Can Women Save Democrats in 2014?

The beleaguered party is hoping female candidates and women's issues will be a winning combination—again.
Darrell Byers/Reuters

Wendy Davis. Alison Lundergan Grimes. Mary Burke. Allyson Schwartz. Michelle Nunn. Natalie Tennant.

The Democratic Party is hoping 2014 will be a Year of the Woman—again.

As party operatives prepare for the midterm elections, Democratic women are being cast in starring roles, on the ballot and at the ballot box, as the party tries to take back politically important governor's mansions and keep its fragile majority in the Senate.

"The importance of women to the Democratic Party in 2014 cannot be overstated," said Jess McIntosh, a spokeswoman for EMILY's List, which recruits and supports Democratic women candidates. "They are running in our biggest, most important races in the country."

President Obama rode to reelection in 2012 with strong support from female voters, and Democrats gained seats in the Senate and House thanks in part to prominent Republican stumbles over rape and abortion.

Now, Democrats are pushing to carry over that 2012 "gender gap" to 2014, hoping the support of female voters will shore up the party amid a traditionally tough political atmosphere of a presidential midterm and the rocky debut of Obama's healthcare law. They believe the slate of prominent women on the 2014 ballot will make the contrast with Republicans all the clearer.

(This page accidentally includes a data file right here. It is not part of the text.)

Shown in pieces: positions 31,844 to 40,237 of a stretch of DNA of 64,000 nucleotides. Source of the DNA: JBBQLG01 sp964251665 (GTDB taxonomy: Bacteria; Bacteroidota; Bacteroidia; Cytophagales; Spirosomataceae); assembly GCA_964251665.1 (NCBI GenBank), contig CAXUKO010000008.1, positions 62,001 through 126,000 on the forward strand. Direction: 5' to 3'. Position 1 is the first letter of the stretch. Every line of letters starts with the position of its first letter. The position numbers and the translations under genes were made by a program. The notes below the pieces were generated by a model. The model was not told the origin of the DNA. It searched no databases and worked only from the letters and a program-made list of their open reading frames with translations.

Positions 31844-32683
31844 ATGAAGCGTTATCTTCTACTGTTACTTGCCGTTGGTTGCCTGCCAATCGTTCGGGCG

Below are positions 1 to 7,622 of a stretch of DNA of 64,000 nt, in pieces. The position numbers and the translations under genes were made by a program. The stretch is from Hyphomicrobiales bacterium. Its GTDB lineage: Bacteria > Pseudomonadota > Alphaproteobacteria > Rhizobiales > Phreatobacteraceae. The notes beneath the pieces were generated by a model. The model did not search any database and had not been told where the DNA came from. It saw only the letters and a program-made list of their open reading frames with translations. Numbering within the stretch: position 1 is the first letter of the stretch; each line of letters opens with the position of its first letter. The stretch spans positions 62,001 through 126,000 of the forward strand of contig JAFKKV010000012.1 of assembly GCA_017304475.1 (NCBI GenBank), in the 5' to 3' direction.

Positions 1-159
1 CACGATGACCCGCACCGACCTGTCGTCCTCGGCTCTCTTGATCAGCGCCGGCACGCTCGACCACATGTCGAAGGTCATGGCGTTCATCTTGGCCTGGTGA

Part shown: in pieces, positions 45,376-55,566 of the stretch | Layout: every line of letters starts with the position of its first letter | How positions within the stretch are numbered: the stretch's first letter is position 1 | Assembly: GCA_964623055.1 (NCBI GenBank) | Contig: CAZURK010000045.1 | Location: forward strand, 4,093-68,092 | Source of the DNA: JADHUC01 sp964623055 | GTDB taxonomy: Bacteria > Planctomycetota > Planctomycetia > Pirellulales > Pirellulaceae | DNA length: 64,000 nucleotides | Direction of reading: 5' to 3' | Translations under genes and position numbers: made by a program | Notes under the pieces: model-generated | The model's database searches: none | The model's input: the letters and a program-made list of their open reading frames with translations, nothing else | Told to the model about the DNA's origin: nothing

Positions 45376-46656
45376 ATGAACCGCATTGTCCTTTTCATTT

There is Davis in Texas, who captured the hearts of liberals nationwide with her standing filibuster to block an anti-abortion law and is now running for governor. Burke and Schwartz are two of the Democrats running to oust incumbent conservative GOP governors, in Wisconsin and Pennsylvania, respectively.

In the Senate, two of the four most endangered Democratic incumbents, Senators Kay Hagan of North Carolina and Mary Landrieu of Louisiana, are women. Tennant is trying to keep Democrats' hold on a tough West Virginia seat. And Nunn and Grimes are the party's lone shots are picking up Republican-held seats, with Grimes trying to oust Senate Minority Leader Mitch McConnell in one of 2014's marquee match-ups.

Most of these female candidates are running in tough places, red states Mitt Romney won, or against entrenched incumbents. They aren't favored to win—and many may end up on the 2014 political scrap heap—but party operatives believe they give Democrats the best shot in such hostile political territory.

"The 2012 election showed that we have problems with female issues," said Ron Bonjean, a GOP strategist. "There is a widespread recognition by Republican strategists that this needs to change—as soon as possible."

The recent victory of Democrat Terry McAuliffe in the Virginia governor's race showed that issues of abortion and contraception remain salient. McAuliffe bombarded the airwaves on those topics en route to running up his margin of victory among unmarried women voters to 42 percentage points, according to exit polling.

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Shane Goldmacher is a congressional correspondent for National Journal.

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